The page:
The notion that “people are born free and die slaves” has become a reality. Most people today, are enslaved by debt till death and beyond! The master plan of absolute control of a new social order by the selective few – mainly the banking establishment – has been a tremendous success; banks today control entire nations! Due to globalization, faceless foreign bankers now dictate domestic policies of nations and intervene in the democratic process of those countries. Greece is a good example of foreign financial subjugation, while Argentina dared and told foreign banks: “Enough is enough!” and threw them out; she never looked back!

Obviously, like all other businesses banking has its purpose and they certainly have an important role to play, but allowing them to determine the terms and conditions at the expense of the masses is madness.  In a true democratic system, these institutions should be held accountable like all other businesses, yet they receive preferential treatment by governments who bail them out in turbulent economic times caused by their own bad practices. To penalize victims rather than the offenders, it’s not only ludicrous but it’s a crime against decency and humanity.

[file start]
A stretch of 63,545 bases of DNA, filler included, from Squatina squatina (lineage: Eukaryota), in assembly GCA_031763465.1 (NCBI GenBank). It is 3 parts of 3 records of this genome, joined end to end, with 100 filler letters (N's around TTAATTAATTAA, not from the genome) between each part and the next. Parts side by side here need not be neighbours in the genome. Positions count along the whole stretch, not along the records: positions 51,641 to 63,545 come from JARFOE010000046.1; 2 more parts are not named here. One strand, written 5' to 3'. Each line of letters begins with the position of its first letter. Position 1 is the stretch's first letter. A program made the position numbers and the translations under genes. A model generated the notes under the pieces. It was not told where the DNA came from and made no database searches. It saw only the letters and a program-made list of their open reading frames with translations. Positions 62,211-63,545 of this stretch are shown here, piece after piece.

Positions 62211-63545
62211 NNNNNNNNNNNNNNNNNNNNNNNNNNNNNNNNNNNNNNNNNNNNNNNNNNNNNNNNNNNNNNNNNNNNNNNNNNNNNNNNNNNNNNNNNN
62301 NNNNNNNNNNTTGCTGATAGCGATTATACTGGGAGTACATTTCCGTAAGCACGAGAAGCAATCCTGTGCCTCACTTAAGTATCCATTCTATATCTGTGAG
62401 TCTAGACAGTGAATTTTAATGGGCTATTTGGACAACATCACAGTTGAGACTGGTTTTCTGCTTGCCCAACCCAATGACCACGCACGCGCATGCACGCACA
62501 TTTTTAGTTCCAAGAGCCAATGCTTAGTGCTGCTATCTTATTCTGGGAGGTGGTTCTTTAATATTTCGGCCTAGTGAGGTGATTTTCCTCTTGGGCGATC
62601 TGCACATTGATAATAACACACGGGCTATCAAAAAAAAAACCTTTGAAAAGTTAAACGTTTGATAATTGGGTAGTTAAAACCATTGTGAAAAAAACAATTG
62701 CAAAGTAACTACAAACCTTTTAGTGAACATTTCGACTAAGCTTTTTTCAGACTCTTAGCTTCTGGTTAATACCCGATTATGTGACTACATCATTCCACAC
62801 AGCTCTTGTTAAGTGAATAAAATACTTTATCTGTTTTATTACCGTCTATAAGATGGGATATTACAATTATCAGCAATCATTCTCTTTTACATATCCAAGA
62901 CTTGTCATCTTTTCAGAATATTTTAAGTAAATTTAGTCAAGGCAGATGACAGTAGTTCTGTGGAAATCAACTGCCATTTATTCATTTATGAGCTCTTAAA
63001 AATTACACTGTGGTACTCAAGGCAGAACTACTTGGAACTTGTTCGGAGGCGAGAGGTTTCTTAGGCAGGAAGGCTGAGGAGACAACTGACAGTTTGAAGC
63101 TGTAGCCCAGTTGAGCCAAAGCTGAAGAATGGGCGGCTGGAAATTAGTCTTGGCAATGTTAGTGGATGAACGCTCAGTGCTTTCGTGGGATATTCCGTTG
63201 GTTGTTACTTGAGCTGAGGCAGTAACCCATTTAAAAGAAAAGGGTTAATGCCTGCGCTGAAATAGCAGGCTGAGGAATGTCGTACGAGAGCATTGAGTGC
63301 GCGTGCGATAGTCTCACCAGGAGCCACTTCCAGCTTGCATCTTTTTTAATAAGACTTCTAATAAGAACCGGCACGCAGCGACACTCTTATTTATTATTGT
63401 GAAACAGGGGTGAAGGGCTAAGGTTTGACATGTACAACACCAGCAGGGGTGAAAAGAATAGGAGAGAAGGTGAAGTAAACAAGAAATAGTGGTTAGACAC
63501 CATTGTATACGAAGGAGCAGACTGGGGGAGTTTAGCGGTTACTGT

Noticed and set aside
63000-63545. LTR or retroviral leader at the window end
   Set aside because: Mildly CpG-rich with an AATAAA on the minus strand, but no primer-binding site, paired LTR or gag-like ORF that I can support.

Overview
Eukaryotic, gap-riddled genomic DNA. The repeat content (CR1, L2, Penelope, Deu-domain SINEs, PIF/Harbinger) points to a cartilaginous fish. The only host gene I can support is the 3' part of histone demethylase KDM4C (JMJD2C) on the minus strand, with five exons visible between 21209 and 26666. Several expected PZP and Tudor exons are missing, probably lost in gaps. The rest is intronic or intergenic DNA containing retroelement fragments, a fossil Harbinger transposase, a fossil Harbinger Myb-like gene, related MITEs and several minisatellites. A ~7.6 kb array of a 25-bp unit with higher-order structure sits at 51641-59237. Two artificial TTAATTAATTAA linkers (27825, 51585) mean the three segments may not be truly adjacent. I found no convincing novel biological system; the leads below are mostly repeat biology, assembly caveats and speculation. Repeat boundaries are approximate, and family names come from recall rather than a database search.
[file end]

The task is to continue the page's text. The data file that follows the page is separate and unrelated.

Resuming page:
As a new member of the EU, Cyprus quickly jumped on the gravy train and established the Cyprus Stock Exchange to play its part of this globalization. The government and politicians hailed this as the result of a great foresight. The buzzword was “economic wealth for all” and citizens were urged to rush out and purchase shares to help the nation grow into prosperity. That they did! Trusting their government, people bought shares with the result of losing fortunes due to corruption.

Banks, industrialists, politicians and those who had “insider trading connections” made millions from this financial honey trap, while Citizen Joe lost his savings, home and livelihood. To this day, nobody has been prosecuted or held accountable for the biggest financial scandal and fraud on the island. Profiteering, protected by vision-less governments has gone too far!

The British slogan “Rip-Off Cyprus” has become a reality

As it stands, Cyprus today has become the most expensive county in Europe. The British slogan “Rip-Off Cyprus” has become a reality. Meanwhile the consumers are trapped and as victims of sheer greed, corruption and government incompetence try to make ends meet against insurmountable odds.